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Canadian Prime Minister Stephen Harper and his wife Laureen tour the Temple of Heaven in Beijing, Wednesday February 8, 2012. (Adrian Wyld/ The Canadian Press/Adrian Wyld/ The Canadian Press)
Canadian Prime Minister Stephen Harper and his wife Laureen tour the Temple of Heaven in Beijing, Wednesday February 8, 2012. (Adrian Wyld/ The Canadian Press/Adrian Wyld/ The Canadian Press)

ROD MICKLEBURGH

China mishears Harper's human-rights whisper Add to ...

Like any smart tourist, Stephen Harper spent his first morning in Beijing at the stunning Temple of Heaven, its main structure a magnificent sight etched against one of those perfect blue skies that authorities in the smog-encrusted lair of Mao conjure up every now and then for visiting dignitaries.

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Even better for our man in China, just a few Tiananmen Square tank lengths away is the ever-popular Echo Wall, not to be confused, of course, with that other great wall.

This one is a circular, brick edifice that was built, for reasons unknown, so that a person can whisper something along one side of the wall and have it heard clear as a bell by someone a fair distance away. So they say …

Of course, this may be apocryphal, but I have it on some authority that this is where Mr. Harper chose to raise the ticklish issue of human rights, which, as you know, he would never sell out for “the almighty petro-dollar.”

Mr. Harper faced the Echo Wall and said in a low voice: “Canada is concerned about the lack of human rights in China.”

A hundred metres distant, Chinese President Hu Jintao shouted back: “What did you say? I couldn’t hear you.”

And that was that.

A rival passes on

When Georgia Straight publisher Dan McLeod heard the news from a former secretary last week that his old adversary, Tom Campbell, had passed on, he immediately e-mailed back: “Tell the cops I had nothing to do with it.”

Mr. McLeod’s response was understandable.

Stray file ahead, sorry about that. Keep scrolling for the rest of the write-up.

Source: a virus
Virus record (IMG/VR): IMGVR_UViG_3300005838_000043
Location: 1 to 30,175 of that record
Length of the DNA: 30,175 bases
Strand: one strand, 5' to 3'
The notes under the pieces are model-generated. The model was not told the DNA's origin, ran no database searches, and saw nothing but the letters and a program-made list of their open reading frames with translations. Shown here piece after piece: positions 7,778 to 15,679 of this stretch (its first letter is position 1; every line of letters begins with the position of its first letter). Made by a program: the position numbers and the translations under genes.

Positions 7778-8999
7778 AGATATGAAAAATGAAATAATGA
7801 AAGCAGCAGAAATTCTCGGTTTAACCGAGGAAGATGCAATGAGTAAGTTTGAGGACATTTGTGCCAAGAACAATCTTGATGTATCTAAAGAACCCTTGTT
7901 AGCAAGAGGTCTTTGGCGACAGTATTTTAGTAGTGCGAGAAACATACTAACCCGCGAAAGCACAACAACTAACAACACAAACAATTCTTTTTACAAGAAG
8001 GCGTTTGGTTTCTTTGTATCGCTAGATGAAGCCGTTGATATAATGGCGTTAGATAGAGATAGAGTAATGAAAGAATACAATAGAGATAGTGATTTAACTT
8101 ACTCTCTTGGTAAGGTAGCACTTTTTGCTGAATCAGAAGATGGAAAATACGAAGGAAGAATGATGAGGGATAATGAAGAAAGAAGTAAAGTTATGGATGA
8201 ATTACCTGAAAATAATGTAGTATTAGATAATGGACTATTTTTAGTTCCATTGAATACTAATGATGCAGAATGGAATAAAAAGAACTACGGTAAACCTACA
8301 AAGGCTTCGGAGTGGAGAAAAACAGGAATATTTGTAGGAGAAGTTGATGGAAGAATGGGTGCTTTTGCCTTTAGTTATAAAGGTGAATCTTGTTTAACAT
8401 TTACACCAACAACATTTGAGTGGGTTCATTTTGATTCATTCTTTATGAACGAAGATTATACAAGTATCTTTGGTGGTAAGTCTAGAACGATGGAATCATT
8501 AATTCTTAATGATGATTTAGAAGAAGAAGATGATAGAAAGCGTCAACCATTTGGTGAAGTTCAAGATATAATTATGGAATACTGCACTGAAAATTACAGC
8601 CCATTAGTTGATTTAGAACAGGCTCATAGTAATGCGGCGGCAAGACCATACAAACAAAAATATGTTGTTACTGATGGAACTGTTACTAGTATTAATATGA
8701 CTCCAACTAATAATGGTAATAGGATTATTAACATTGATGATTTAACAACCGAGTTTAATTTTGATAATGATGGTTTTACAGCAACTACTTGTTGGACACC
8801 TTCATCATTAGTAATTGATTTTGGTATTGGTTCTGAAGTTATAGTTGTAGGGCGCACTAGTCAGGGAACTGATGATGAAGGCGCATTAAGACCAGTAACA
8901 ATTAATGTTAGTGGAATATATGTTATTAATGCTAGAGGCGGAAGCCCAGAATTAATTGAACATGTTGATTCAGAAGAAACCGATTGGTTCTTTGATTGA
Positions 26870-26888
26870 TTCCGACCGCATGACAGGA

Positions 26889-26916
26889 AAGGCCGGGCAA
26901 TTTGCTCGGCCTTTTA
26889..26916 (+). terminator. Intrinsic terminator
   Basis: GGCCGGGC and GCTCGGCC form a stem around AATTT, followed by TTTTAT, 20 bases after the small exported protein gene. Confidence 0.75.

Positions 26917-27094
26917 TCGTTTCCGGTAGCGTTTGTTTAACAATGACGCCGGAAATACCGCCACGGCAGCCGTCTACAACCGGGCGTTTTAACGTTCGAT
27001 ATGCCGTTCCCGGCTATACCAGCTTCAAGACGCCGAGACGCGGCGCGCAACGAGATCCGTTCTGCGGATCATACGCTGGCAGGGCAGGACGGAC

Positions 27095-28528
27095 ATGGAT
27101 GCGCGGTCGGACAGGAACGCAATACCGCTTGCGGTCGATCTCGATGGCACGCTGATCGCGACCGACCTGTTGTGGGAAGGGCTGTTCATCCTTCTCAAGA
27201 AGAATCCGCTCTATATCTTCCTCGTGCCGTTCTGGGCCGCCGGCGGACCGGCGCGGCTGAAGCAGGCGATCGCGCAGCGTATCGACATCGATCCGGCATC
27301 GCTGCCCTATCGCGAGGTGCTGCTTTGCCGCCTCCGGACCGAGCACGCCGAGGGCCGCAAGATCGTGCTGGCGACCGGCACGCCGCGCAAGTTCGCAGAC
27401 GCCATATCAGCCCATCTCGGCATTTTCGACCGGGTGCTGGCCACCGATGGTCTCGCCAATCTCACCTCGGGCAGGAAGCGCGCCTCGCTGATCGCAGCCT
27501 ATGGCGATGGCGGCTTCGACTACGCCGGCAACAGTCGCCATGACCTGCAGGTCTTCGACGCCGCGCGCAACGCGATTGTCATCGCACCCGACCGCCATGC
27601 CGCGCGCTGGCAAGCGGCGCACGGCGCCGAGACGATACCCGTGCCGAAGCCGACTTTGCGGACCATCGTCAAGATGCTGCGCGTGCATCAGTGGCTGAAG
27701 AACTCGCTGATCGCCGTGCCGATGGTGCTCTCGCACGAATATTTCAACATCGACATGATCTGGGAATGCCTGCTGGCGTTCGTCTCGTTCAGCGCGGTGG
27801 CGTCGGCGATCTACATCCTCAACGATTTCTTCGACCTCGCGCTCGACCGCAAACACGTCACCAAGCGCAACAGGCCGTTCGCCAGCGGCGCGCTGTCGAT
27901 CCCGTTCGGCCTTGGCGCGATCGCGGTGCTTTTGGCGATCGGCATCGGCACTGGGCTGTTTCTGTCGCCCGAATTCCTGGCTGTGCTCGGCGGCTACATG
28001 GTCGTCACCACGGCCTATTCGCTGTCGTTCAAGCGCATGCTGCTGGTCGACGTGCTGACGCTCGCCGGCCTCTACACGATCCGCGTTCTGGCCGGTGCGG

“Tom Terrific” was mayor of Vancouver during the zany, counterculture days of hippie-yippie-trippie power in the 1960s, when Fourth Avenue was the city’s answer to Haight-Ashbury and an eatery there (now Sophie’s Cosmic Cafe) felt the need to post a sign saying: “We do not serve hippies or beatniks.” Not that anyone actually ate hippies or beatniks, but still …

Bad-mouthing longhairs at every turn, Mr. Campbell waged relentless war to send Mr. McLeod’s fledgling alternative newspaper on a permanent vacation.

In 1967, the city manipulated its licensing bylaw to ban the Straight from the streets at a time when the paper had reached a paid circulation of 60,000. It took more than a month for the Straight to get its business licence back, and years to return to profitability.

“[Tom Campbell]thought the hippies were going to take over, and we were helping the whole movement hang together,” Mr. McLeod recalled. “He felt we were threatening the status quo, which he was part of.”

The 68-year grandfather said he met his adversary only once.

“I went to serve him with a court document. His little dog bit me on the ankle.”

Dwindling Hope

I am sad to report that, according to the latest census, there is less Hope in the province than there was during those halcyon days when the local MLA was Harry Lali.

Since 2006, population of the chainsaw wood-carving capital of the Fraser Valley and the legendary Home Restaurant has plummeted by 216 Hopesters, a distressing decline of 3.5 per cent.

Explanations range from chainsaws or pies gone bad, to the demise of Dinotown down the road, to the unforeseen failure of renowned honeymoon hot spot, Bridal Veil Falls, to work its customary, baby-making magic.

Abandon Hope all ye who enter here seems to have taken hold of those perched for a time on the route to Hell’s Gate.

Meanwhile, nearby Spuzzum is booming. Tired of being scorned as beyond Hope, the dot on the map has had its ranks swollen by a dozen Spuzzum newbies over the past five years, an astonishing population boost of 60 per cent.

Those stuck in diminished Hope can only look with envy at their Spuzzum cousins and plead: “We’ll have what they’re having.”

Odds and sods from all over

Sign outside a London, Ont. sports shop: “Caterpillar, giving insects a bad name since 1925.”

Top newspaper story in Abbotsford, heart of the province’s Bible Belt, home to a hundred churches, where more than 60 per cent of the city’s good burghers profess to follow a Christian faith: “Abbotsford awarded lingerie football team.”

Provincial ranking of B.C. in terms of wages, salaries and supplementary income per employee: fifth. Newfoundland: third.

School appearance fee charged by the London Olympics’ ludicrous, single-eyed mascots, Wenlock and Mandeville, described by a scathing critic as the result of a drunken one-night stand between a Teletubby and a Dalek from Doctor Who: £850 (about 1,300 Canuck bucks). Number of takers so far: one.

Headline in government press release: “B.C. cherries getting ready to fly to China.” Red cherries, presumably.

 
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